GETTYSBURG, Pa. -- Ulysses S. Grant beckoned.
Gray beard, blue coat, brown cigar; it was him, all right. The late, great Union Army general welcomed a visitor to his tent and explained himself.
"I am just a specter in the shadow of time," Grant said.
Surely, the whiskey was somewhere close. Everyone knows that story. But, no. Grant denounced the accounts of his drinking as libelous drivel, the work of scribbling hacks. People should know the truth, he said.
The truth, then.
Fact: This year kicks off the Civil War sesquicentennial, the 150th anniversary of the conflagration that recast the United States. At the least, it's an excuse to revisit some great adventures: the lost orders of Antietam, Gen. Pickett's doomed charge across open ground.
The sesquicentennial, too, is a time to reflect -- on how the war came to be and what it wrought. Inevitably, it's a time when unresolved racial and political conflicts rebound. Ideally, it's a time to sift fact from fiction.
Fact: The real Ulysses S. Grant was never at Gettysburg during the pivotal July 1863 battle. He was elsewhere, still making his violent way along the Mississippi River. And the "Grant" in this tent was actually a middle school science teacher from Charleston, W.Va., named Barry Meadows. Old battlefields are his other classroom.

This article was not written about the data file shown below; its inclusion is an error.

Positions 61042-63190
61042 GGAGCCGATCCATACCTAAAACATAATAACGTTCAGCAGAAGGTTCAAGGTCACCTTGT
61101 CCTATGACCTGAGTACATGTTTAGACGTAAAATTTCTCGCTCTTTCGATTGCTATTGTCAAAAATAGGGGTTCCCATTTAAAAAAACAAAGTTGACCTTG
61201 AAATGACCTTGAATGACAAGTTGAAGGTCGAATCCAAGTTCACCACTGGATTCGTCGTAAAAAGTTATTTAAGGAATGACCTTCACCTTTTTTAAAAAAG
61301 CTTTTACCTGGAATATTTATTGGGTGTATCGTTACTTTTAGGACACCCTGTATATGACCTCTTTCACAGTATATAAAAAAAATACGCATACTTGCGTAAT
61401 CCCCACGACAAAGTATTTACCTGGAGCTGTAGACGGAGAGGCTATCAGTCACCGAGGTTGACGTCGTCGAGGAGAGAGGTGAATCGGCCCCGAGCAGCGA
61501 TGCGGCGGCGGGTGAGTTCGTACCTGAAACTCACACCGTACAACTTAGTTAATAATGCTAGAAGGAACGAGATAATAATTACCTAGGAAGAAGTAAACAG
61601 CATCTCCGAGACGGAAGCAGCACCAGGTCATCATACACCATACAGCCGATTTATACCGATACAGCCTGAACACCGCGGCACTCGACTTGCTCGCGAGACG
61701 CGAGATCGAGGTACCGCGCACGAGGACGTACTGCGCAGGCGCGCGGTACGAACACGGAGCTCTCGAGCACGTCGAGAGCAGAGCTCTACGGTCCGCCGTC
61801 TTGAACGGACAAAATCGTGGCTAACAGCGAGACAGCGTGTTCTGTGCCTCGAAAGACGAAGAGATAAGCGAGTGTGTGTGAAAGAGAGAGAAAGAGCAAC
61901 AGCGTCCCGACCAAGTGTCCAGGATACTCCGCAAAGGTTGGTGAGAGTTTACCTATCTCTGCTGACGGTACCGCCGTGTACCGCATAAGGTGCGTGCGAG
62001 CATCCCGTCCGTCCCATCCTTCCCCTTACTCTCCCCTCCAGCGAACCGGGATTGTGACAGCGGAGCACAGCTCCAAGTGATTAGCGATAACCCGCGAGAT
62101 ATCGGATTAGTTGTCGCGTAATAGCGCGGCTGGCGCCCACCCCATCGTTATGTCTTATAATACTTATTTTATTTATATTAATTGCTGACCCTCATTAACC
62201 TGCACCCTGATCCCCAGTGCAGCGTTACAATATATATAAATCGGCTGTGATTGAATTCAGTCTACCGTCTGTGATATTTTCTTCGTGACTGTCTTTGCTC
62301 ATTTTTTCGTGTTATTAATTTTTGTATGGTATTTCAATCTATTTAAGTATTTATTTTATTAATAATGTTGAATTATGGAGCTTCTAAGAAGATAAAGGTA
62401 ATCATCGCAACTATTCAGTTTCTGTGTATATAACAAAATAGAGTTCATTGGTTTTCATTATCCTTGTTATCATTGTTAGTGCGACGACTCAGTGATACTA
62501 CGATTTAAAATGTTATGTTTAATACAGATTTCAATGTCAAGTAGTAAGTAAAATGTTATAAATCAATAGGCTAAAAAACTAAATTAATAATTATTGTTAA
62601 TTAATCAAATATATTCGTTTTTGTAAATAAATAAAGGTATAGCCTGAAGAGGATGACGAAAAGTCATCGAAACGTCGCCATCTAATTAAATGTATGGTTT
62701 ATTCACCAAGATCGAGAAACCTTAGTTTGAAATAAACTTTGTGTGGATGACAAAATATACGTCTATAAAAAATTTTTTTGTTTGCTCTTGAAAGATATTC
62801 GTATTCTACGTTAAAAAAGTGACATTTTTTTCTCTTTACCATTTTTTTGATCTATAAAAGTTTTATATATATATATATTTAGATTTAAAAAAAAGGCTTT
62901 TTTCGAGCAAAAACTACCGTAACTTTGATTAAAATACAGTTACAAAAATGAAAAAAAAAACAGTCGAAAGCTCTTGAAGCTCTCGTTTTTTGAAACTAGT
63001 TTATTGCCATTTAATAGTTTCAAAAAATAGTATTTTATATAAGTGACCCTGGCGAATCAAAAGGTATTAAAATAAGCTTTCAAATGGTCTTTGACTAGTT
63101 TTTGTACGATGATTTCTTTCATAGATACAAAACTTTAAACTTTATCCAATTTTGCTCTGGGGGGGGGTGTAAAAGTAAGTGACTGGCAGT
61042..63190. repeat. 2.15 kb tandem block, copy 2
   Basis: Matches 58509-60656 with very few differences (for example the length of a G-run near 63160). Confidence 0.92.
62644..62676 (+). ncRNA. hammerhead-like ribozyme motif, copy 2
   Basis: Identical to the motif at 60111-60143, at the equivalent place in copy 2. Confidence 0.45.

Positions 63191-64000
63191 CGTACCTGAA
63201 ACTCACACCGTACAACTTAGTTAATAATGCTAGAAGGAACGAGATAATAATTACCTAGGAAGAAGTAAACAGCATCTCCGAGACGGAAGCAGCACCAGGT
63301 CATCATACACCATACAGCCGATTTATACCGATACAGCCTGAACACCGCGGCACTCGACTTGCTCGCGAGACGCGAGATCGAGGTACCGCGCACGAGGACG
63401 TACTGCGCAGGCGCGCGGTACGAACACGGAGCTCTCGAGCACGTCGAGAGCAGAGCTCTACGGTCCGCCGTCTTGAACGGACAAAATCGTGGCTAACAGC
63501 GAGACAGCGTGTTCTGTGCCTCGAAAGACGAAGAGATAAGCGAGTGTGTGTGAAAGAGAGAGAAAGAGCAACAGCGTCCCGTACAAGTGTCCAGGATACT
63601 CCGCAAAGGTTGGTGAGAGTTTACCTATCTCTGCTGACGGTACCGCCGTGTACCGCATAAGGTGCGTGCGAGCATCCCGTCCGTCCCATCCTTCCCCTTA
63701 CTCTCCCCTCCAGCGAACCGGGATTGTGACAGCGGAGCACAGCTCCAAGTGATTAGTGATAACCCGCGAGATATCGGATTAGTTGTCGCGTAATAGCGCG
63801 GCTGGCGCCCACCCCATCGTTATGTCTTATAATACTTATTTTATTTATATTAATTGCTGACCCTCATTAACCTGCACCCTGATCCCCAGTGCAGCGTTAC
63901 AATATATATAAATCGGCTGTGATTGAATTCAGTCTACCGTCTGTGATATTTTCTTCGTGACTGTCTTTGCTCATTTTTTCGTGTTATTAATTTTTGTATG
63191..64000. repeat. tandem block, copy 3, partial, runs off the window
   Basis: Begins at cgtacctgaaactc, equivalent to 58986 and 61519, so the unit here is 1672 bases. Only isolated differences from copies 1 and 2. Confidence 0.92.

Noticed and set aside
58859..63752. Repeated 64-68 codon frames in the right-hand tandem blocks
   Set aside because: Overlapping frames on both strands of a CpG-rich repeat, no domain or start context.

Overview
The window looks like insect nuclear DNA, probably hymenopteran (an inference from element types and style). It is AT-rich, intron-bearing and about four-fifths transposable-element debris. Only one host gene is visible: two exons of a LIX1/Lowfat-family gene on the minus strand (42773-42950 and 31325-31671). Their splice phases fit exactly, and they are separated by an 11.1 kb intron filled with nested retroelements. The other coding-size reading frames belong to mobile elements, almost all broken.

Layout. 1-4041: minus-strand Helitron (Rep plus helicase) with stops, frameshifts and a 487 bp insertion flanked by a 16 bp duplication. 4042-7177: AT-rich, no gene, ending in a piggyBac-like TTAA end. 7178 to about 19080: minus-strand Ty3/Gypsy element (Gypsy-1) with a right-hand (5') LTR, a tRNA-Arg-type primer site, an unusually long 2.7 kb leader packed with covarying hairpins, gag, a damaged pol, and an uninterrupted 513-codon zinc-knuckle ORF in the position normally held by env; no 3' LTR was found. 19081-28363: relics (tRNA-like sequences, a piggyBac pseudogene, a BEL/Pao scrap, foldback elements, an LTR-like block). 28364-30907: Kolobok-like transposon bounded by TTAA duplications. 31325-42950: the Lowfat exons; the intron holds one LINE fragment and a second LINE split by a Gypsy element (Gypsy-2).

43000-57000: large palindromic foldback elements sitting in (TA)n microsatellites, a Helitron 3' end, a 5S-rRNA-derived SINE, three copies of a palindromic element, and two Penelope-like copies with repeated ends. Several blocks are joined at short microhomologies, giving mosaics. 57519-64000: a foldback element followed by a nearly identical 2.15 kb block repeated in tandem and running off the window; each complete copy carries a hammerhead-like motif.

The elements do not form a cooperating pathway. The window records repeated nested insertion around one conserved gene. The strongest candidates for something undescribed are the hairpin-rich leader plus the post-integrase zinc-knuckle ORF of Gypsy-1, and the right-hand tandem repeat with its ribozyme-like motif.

"I hope people will learn about the past and the cruelty of war," Meadows said.
He joined other Civil War re-enactors at Gettysburg recently to commemorate that battle's 148th anniversary. He held court from his command tent, one of many uniformed men anachronistically arrayed. He also was one of more than 8,000 re-enactors who turned out over the weekend to commemorate the July 21, 1861, First Battle of Manassas, called Bull Run in the North.
All things considered, First Manassas was a modest affair, though it shocked civilian sensibilities. About 5,000 were killed, wounded or missing. By the Civil War's end, total casualties exceeded 1 million, including more than 600,000 who died from combat or disease.
"Until First Manassas, the country didn't really have an awareness of what it was in for," National Park Service spokesman Mike Litterst said. "It was a real eye-opener."
The weekend's Manassas commemoration, too, was a curtain-raiser of sorts for the sesquicentennial, a national moment that has yet to reach critical mass.
Civil War commemorations once meant veterans tramping in parades, fewer and frailer each year until there were none to march at all. The centennial, during the civil rights era of the early 1960s, inspired records, playing cards and a great American Heritage book still beloved by many middle-aged men.
Now come websites, blogs and iPhone apps, the new-fangled reinforcing what's old-fashioned.
"I think the 150th anniversary is a great way to understand the Civil War," Richard Hill, a 64-year-old Seton Hall University administrator and Civil War re-enactor, said while standing at attention under the debilitating Gettysburg sun. "It made us who we are today."
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